Nunez capable, if not graceful, in outfield
NEW YORK -- The baseball went this-a-way, the left fielder went that-a-way. And that wasn't any way to pursue a fly ball. But it all worked out the Yankees' way on Monday night. They held on for a 2-1 win over the Orioles -- the first-place Orioles, until late Monday night -- with Eduardo Nunez playing left field. Nunez contributed, and like the innocent little boy with a hand in the Sunday collection plate, he almost took away.
Not only did Nunez play left field, he also perplexed it. The game made demands of Nunez, and he responded, making all of the plays he had to make. Five fly balls or line drives and one base hit -- all handled cleanly by a shortstop. Style points are never the issue anyway, no matter who is assigned to play the No. 7 position, until Gold Glove conversations begin. Chances are, such conversations won't involve Nunez any time soon, whether he reprises his role of Monday night or not.
With left fielder Brett Gardner assigned to the disabled list and the Yankees intent on limiting the chance Nick Swisher will require the same designation, Nunez was inserted, manager Joe Girardi said, because of his athleticism. Nunez started in left for the first time in his big league career. He had played the position briefly, once, and he'd made two other outfield starts, both in right. Neophyte in neon.
"We have him targeted as being an everyday shortstop someday," Girardi said before the game. "He's athletic, he has a lot of speed and there's a lot of different things he can do. We're going to find out."
Girardi recalled another attempt to find out.
"When we put him [in left] in games in Spring Training, nobody hit the ball to him," Girardi said. But in the regular season, the ball finds the plebe. It senses uncertainty. And like an NFL quarterback intent on exploiting rookie coverage, the Orioles found Nunez. Four of their first nine batters hit the ball to left, including two of the first three.
"He was tested tonight -- he had only one easy play," Girardi said.
And one that was difficult. Matt Wieters, batting left-handed against right-handed starter Hiroki Kuroda, hit an opposite-field line drive in the fifth. Nunez moved toward the gap, but then stopped, twisted and backhanded the ball.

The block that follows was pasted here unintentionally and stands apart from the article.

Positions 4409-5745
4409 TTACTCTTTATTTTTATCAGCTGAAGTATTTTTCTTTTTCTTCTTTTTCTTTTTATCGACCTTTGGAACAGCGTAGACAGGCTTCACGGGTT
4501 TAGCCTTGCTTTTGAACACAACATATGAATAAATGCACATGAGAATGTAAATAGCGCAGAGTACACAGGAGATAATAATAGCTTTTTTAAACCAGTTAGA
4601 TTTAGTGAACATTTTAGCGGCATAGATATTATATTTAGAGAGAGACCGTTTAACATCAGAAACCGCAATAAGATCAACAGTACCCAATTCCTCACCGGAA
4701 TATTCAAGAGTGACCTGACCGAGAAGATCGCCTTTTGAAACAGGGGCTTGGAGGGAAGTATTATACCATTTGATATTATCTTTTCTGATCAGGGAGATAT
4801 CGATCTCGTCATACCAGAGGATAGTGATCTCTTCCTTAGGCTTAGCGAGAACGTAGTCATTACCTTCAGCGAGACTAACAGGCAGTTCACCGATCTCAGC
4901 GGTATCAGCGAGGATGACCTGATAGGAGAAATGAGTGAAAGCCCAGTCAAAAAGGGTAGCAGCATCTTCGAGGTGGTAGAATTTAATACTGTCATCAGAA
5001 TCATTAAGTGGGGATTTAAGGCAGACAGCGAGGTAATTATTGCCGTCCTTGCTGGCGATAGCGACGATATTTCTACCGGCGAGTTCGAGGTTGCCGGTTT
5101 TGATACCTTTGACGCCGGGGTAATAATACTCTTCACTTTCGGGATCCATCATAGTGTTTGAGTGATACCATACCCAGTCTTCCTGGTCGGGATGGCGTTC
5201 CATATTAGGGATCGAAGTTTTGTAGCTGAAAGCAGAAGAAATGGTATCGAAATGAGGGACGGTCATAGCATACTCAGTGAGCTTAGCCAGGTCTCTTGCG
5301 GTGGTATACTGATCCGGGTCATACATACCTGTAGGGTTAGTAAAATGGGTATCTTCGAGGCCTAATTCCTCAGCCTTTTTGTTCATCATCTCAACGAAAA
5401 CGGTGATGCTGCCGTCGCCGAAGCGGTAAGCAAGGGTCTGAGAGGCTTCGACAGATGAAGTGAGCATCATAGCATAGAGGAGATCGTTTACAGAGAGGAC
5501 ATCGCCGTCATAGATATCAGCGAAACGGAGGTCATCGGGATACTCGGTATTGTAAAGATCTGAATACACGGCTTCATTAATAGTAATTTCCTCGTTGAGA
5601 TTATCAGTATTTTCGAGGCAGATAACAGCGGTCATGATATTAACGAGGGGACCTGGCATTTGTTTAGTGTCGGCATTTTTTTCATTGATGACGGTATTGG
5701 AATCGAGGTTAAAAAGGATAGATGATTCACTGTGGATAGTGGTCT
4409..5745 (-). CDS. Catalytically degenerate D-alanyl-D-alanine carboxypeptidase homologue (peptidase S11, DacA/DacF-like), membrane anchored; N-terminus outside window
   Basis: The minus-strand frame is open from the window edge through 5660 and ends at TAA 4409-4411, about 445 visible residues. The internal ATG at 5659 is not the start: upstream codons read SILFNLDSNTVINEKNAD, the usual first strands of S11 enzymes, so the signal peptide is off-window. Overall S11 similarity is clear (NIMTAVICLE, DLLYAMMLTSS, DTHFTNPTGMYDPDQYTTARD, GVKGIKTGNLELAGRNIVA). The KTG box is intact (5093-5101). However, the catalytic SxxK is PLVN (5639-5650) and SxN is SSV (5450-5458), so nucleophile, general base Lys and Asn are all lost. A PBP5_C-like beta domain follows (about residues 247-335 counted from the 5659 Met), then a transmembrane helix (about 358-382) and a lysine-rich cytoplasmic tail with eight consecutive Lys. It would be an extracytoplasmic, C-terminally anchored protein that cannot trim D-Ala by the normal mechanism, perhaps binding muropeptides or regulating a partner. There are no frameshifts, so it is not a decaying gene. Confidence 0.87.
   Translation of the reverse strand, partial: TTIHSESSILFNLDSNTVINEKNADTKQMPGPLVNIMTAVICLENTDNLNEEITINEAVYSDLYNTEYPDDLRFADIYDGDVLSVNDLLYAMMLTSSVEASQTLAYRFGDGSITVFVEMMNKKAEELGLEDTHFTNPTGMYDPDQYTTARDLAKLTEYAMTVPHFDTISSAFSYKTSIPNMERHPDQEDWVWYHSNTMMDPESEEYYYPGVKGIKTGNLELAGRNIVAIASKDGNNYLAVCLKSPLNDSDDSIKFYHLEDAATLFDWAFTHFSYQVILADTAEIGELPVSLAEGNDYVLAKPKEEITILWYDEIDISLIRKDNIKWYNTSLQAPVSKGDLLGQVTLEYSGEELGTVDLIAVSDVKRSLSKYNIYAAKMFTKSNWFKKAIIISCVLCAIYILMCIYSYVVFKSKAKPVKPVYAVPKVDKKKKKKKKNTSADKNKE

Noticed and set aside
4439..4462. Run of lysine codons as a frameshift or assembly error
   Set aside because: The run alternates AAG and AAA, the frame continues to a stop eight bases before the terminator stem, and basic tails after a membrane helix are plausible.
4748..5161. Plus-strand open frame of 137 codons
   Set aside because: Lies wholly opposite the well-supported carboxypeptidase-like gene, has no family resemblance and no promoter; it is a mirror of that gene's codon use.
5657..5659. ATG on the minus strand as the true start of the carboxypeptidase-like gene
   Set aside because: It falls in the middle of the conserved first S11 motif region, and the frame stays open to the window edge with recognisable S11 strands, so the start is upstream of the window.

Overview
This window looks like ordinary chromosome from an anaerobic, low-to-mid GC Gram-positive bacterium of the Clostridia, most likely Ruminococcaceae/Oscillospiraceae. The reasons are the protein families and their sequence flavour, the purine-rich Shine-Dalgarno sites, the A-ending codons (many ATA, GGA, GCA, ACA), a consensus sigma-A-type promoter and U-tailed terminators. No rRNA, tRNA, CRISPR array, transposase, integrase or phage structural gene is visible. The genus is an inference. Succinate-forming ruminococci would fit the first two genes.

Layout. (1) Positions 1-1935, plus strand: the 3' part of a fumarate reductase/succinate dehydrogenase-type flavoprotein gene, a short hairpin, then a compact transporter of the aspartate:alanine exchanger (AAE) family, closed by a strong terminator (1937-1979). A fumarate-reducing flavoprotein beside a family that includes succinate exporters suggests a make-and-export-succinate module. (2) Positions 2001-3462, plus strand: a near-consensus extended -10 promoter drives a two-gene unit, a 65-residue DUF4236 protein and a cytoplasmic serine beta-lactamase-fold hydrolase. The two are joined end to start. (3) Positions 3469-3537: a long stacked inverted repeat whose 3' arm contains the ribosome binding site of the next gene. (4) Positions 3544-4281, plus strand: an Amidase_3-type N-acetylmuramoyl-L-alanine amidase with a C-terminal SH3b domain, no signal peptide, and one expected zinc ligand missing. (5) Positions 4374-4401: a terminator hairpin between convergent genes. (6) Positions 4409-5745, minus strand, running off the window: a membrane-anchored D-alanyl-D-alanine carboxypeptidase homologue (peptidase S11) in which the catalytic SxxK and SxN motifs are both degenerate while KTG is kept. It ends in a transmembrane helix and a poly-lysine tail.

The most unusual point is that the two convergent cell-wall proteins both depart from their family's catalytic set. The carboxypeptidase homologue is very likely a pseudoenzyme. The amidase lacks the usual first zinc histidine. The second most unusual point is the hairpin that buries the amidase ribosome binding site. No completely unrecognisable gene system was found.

"It was like a knuckleball," Nunez said. "It changed direction."
Television cameras caught several smiles in the Yankees' dugout.
Nunez changed, too, if only for a moment, from a graceful athlete to a left-field hybrid of Manny Ramirez and Daniel Murphy. He had to chase Chris Davis' sacrifice fly to the warning track in the second inning, move back on Nolan Reimold's fly ball leading off the first and sprawl after catching Nick Markakis' short fly two batters later. Nunez compensated with enthusiasm for whatever he lacked in smoothness. Still, there was a sense of Lonnie Smith, nicknamed "Skates" for a reason, about Nunez's night of adventure.
"I liked it," Nunez said. "I'll play there if they ask me. I don't want to make a mistake. I tried to be careful."
Girardi said that Nunez had "an outstanding game," which qualified as manager-speak for "good enough." More telling was that when Girardi wanted to shore up his defense in the ninth, he had Andruw Jones displace Raul Ibanez in right field. The only ball that reached the outfield during Mariano Rivera's inning was a base hit.
Jones, his many Gold Gloves still shimmering, began working with Nunez in Spring Training. He says his student has potential.
"They need to put him out there so he can develop trust in his talent," Jones said. "Let him play out there if that's where they think he's going to play. I told him to try to show that he can play everywhere. He makes himself an everyday player that way. He doesn't have bad hands. He might get a bad jump sometimes, but his speed will cover the bad jump.
"What he needs to do is get familiar with left. He should go out there [during batting practice, when pitchers shag fly balls] and tell the pitchers, 'Get out of the way; I've got to work on something.'"
The pitchers might take that as a warning, too.
Marty Noble is a reporter for MLB.com. This story was not subject to the approval of Major League Baseball or its clubs.